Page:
The reality is that stoner stereotypes are built on numerous misconceptions that we as a society have accepted as fact, but the majority of those assumptions have now been proven wrong, or in the very least, highly exaggerated, and that is why some cannabis enthusiasts have chosen instead to embrace the term as part of their identity, as they work actively towards changing these stereotypes for the cannabis community.

Diversification of the stoner stereotype

We now know that some of the highest paying, most motivated, and incredibly successful individuals have admitted to getting high the entire time that they were working their butts off to build a lucrative future, and that harmful stoner stereotypes are little more than myths that are overused, especially in cases like what we see on the big screen and this knowledge opens the door for us to change the narrative surrounding the word stoner.

A new image

As the need for a new stoner image is more widely noticed, some companies like the National Cannabis Industry Association are working to help us to rebrand through ad campaigns that are designed to showcase cannabis business employees who come from all walks of life. Others like Women Grow openly advocated for this much-needed evolution, and the increase in overall acceptance of cannabis use shows that it’s working.

The need for new words or decisive meaning agreements

After you’ve sparked up a joint and taken a few puffs, how would you describe the way that it made you feel? Would you say that you were getting high? Chances are pretty good that you answered yes, because we only have so many cannabis terms that exist, and the unfortunate truth is that nearly all of them can be used interchangeably to describe the use of other types of drugs.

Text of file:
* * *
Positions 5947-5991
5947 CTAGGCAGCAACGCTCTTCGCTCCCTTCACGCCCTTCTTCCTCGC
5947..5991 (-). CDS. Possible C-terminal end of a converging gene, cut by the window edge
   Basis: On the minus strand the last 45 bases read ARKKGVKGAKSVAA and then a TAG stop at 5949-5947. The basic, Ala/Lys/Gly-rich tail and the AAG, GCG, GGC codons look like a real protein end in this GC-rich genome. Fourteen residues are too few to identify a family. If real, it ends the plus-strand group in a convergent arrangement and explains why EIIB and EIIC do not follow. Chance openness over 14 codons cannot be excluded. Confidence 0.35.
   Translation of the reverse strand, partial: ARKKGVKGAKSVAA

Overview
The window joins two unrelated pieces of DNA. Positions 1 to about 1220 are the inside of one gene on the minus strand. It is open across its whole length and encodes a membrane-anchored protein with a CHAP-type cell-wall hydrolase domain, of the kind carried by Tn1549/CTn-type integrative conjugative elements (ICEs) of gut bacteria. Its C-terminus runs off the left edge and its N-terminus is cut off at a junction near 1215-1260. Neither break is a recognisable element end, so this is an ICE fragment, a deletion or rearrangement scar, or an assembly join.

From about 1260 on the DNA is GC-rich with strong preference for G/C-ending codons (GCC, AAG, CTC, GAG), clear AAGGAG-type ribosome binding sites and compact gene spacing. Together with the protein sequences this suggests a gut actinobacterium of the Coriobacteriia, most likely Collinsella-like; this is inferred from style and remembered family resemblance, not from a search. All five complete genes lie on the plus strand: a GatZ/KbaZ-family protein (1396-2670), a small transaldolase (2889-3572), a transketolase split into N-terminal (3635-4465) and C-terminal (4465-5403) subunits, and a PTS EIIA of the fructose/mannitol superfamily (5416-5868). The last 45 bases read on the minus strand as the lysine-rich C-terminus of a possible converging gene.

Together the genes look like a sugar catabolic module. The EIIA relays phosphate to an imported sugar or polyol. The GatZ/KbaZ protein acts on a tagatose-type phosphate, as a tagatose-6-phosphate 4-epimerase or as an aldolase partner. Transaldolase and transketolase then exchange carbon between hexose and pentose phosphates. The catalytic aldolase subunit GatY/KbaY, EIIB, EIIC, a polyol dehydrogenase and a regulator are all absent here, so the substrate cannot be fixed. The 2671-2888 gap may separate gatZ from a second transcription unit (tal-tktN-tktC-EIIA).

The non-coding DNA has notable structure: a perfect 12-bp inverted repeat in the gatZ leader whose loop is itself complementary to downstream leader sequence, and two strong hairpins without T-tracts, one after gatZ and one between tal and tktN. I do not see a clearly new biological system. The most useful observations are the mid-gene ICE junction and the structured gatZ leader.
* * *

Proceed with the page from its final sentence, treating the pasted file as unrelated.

This strange circumstance is the product of decades worth of prohibition, folding all illegal drug use under one large umbrella, and forcing cannabis enthusiasts to carry a criminal association. It is true with most cannabis-related terms, and it’s a problem that is likely to slow down societal acceptance because when non-consumers hear them, they might just think the worst, no matter what your intention is.

It would certainly be a massive undertaking, but perhaps it is time that we made up and used other words to describe getting stoned, as we’re simply enjoying a plant that has been around for eons because it offers a wide range of benefits to all types of consumers. Some say this ultimate division is the real clean slate that we all need to move forward towards a more accepting future, and it’s hard to argue with after combing through hundreds of pot-related terms that all work the same way.

In conclusion

Stoner can be viewed as either an endearing term to describe the regular use of cannabis products, but it is still often frowned upon by those on both sides of the argument. Though we might not always agree on how to get there, the important thing here is that we erase the damaging, propaganda fueled, mental image of a stoner and replace it with something more wholesome and truly descriptive of the reality that we know to be true today.

Witnessing the next evolution of stoner stereotypes